But the most direct and significant kind of federal action aiding economic growth is to make possible an increase in private consumption and investment demand — to cut the fetters which hold back private spending. In the past, this could be done in part by the increased use of credit and monetary tools, but our balance of payments situation today places limits on our use of those tools for expansion. It could also be done by increasing federal expenditures more rapidly than necessary, but such a course would soon demoralize both the government and our economy. . . .


The final and best means of strengthening demand among consumers and business is to reduce the burden on private income and the deterrents to private initiative which are imposed by our present tax system — and this administration pledged itself last summer to an across-the-board, top-to-bottom cut in personal and corporate income taxes to be enacted and become effective in 1963. . . .


Corporate tax rates must also be cut to increase incentives and the availability of investment capital. The government has already taken major steps this year to reduce business tax liability and to stimulate the modernization, replacement, and expansion of our productive plant and equipment. (


It’s also worth noting that when John F. Kennedy served in Congress as a Representative and later as a Senator, he voted for an across-the-board cut in federal spending in 1950, for raising the annual personal income tax excmption by a whopping 16.5% in 1954, for a $6 billion dollar tax cut in 1958, for reducing taxes on small corporations in 1958, and spoke out against raising taxes on rural electric cooperatives in 1960.


Sources for Further Study:


The Facts About Tax Cuts, Revenue, and Growth


CBO Forecast Shows Runaway Spending, Not Tax Cuts, Causing Deficits 


CBO Forecast Shows Rising Spending Continues to Drive Federal Deficits 


Government Spending Makes Recessions Worse


Deficit Deception 


Cmparing the Kennedy, Reagan, and Bush Tax Cuts 


Statistical Charts on Federal Revenue


Who Pays Income Taxes?  See Who Pays What 


John F. Kennedy Address to the Economic Club of New York 


Income Tax Receipts Stay Constant Even as Tax Rates Declined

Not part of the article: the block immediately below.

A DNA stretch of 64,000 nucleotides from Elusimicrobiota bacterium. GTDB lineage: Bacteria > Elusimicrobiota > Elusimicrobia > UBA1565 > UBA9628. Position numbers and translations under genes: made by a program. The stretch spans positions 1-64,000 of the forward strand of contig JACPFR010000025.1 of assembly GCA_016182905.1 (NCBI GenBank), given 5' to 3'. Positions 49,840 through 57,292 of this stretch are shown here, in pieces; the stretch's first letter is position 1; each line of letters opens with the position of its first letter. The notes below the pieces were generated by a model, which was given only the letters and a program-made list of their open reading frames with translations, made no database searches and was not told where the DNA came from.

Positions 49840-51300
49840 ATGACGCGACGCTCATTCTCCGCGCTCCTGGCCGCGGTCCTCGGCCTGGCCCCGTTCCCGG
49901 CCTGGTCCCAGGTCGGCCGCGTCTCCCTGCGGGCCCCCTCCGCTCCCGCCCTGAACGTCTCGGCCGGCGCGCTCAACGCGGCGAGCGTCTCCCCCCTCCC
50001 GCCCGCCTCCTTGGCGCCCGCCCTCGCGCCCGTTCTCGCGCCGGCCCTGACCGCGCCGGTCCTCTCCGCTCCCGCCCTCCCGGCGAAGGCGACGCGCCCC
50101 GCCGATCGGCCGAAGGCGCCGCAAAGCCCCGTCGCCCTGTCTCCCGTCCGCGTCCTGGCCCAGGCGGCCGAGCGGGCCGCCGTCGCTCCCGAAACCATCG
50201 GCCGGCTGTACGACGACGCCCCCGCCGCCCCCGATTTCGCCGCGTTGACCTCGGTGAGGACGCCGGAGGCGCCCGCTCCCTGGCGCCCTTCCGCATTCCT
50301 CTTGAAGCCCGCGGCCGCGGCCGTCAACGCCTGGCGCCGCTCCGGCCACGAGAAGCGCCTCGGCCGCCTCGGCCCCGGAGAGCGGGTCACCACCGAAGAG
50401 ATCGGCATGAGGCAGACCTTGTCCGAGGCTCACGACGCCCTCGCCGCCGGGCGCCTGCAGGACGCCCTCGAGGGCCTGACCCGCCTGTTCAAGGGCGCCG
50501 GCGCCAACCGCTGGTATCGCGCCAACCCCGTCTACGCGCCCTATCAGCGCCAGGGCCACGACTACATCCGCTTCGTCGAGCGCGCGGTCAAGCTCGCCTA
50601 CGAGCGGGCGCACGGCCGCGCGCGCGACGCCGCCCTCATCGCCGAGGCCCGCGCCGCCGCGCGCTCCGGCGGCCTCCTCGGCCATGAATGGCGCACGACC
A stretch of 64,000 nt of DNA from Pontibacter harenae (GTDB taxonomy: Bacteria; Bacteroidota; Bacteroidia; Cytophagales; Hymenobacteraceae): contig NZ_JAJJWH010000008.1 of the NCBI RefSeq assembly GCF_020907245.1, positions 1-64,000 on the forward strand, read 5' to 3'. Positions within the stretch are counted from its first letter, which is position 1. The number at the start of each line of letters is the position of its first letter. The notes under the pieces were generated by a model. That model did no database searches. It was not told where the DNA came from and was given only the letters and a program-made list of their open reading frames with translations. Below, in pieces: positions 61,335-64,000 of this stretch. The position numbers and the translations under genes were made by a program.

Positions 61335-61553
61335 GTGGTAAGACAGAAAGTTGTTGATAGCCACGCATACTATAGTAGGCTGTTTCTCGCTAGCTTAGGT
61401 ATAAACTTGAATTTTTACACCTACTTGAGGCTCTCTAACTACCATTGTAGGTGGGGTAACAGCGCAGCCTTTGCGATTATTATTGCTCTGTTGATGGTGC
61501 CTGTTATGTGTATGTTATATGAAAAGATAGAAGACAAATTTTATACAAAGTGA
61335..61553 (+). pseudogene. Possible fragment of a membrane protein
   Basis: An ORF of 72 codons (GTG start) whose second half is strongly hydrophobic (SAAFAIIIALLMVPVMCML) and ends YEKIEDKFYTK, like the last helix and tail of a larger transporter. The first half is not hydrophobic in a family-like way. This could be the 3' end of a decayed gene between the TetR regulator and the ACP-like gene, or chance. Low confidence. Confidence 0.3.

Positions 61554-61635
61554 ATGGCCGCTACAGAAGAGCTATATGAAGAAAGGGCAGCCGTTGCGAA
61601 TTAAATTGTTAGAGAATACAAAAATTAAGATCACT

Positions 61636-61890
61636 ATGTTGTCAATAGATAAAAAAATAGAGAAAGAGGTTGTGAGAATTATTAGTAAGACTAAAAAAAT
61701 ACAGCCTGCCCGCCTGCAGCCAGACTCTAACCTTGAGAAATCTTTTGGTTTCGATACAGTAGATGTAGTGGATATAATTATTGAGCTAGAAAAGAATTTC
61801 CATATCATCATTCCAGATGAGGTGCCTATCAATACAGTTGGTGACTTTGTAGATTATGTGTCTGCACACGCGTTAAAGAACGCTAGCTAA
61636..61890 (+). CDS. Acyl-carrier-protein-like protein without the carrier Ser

CBO: Obama Budget to Add $4.8 Trillion to Deficit Through 2019 


Kennedy v. Kennedy 


Under Bush, Federal Spending Increases at Fastest Rate in 30 Years 


Should the Bush Tax Cuts Be Extended Beyond 2010? 


Federal Spending Is Growing Faster Than Federal Revenue


Supply-Side Tax Cuts and the Truth About the Reagan Economic Record


Government Spending Grew Faster Than Revenues for Most Administrations


It's the Spending, Stupid! 


Tax Cuts, Not the Clinton Tax Hike, Produced the 1990s Boom


The Reagan Tax Cuts: Lessons for Tax Reform 


Spending Cuts Instead of Tax Increases


The Federal Government Debt: Its Size and Economic Significance 


The President's Budget: A Bold Approach with Many Risks





ABOUT THE AUTHOR:  Michael T. Griffith holds a Master’s degree in Theology from The Catholic Distance University, a Graduate Certificate in Ancient and Classical History from American Military University, a Bachelor’s degree in Liberal Arts from Excelsior College, and two Associate in Applied Science degrees from the Community College of the Air Force.  He also holds an Advanced Certificate of Civil War Studies and a Certificate of Civil War Studies from Carroll College.  He is a graduate in Arabic and Hebrew of the Defense Language Institute in Monterey, California, and of the U.S. Air Force Technical Training School in San Angelo, Texas.  In addition, he has completed an Advanced Hebrew program at Haifa University in Israel and at the Spiro Institute in London, England.  He is the author of five books on Mormonism and ancient texts, including How Firm A Foundation, A Ready Reply, and One Lord, One Faith.  He is also the author of a book on the JFK assassination titled Compelling Evidence (JFK Lancer, 1996).